The banking Trojan Ursnif was typically used for attacking financial institutions. But the malware is now used to attack different organizations including those in the healthcare industry. The researchers at the security firm Barkly detected the new version of Ursnif Trojan. The malware came along in a phishing email that was sent in response to a message sent to another firm.
The spear phishing email contained the thread of messages from past conversations. This is suggestive of the possibility that the email account was compromised. The email had an attached Word document and a cover message simply saying “Morning, Please see attached and confirm.” While the email message looked suspicious, the message thread included in the email made it look legitimate.
The attached document had a malicious macro that ran Powershell commands. It attempted to download the malicious payload, but the macro did not run immediately. It will only run if the Word document is closed. This is called the anti-sandbox technique. In the event that the payload is downloaded to the user’s device, the compromised device and email account will further send out spear phishing emails to all the user’s contacts. Barkly noted that if the malware is installed in the system, it works to attack as a man-in-the-middle and steals information as it is entered into the browser.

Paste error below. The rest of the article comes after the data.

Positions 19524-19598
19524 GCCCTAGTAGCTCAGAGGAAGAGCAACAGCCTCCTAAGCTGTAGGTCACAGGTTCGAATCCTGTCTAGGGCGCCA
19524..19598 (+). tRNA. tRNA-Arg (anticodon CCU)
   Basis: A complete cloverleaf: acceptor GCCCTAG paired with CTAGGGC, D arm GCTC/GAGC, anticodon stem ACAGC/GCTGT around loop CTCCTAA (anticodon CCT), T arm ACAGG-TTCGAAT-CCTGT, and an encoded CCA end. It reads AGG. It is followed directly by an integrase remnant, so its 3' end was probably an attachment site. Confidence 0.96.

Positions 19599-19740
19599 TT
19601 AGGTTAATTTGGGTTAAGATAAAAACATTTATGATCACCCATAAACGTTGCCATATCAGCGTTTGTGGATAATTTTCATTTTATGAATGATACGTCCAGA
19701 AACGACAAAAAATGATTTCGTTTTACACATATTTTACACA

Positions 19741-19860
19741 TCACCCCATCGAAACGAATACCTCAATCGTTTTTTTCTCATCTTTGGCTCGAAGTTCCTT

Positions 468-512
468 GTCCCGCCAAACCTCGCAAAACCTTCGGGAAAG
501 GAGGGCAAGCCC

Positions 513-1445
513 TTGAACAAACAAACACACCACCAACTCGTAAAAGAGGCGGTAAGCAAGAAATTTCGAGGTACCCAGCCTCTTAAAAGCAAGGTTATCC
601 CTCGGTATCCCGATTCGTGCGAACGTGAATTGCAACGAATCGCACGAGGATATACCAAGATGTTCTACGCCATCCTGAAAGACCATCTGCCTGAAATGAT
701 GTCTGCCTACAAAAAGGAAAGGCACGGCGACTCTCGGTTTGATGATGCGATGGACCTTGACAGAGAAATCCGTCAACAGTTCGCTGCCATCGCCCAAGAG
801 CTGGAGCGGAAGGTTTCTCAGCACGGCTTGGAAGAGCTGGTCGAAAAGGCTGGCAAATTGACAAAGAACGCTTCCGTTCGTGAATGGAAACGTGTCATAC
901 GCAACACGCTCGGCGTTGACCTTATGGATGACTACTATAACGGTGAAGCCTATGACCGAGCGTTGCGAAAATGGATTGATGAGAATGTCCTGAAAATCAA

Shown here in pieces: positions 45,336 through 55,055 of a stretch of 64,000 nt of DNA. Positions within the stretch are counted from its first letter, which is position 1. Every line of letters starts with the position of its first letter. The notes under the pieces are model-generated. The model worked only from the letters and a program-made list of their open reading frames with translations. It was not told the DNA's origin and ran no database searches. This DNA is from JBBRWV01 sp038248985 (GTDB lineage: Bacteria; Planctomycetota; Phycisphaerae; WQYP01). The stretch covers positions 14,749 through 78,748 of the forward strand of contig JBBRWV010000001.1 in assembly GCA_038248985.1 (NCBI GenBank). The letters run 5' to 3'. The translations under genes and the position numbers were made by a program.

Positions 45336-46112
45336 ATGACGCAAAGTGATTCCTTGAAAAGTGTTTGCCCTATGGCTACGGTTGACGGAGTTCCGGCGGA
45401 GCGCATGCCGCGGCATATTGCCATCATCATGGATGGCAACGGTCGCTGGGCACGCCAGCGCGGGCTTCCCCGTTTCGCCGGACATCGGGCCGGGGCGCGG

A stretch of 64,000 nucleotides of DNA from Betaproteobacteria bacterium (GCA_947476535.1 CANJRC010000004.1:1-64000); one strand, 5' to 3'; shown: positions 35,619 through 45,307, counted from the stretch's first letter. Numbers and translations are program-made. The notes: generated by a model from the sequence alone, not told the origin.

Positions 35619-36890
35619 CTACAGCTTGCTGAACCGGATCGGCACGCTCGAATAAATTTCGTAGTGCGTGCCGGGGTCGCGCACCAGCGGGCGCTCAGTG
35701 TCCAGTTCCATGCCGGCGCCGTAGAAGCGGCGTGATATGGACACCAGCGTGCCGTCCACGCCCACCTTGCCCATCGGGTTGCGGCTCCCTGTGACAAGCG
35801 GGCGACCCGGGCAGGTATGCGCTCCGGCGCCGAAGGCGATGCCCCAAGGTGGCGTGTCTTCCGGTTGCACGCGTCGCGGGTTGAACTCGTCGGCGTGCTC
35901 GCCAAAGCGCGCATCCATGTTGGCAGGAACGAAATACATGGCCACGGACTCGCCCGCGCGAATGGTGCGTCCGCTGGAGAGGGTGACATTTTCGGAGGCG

The Ursnif Trojan’s job is to steal a lot of credentials such as bank accounts and credit card information. It can also take screenshots of the device and log keystrokes. There were malware campaigns similar to this one launched in the past to spread malware. But this is the first instance that Ursnif Trojan was used. Because the sent emails with message threads seem to be from a trusted sender, it’s likely that the open rate of emails and attachments will be greater.
Many anti-virus solutions are not able to detect the presence of this malware. The malware can simply delete itself so it’s difficult to detect and analyze. More details about the Ursnif can be found on this link.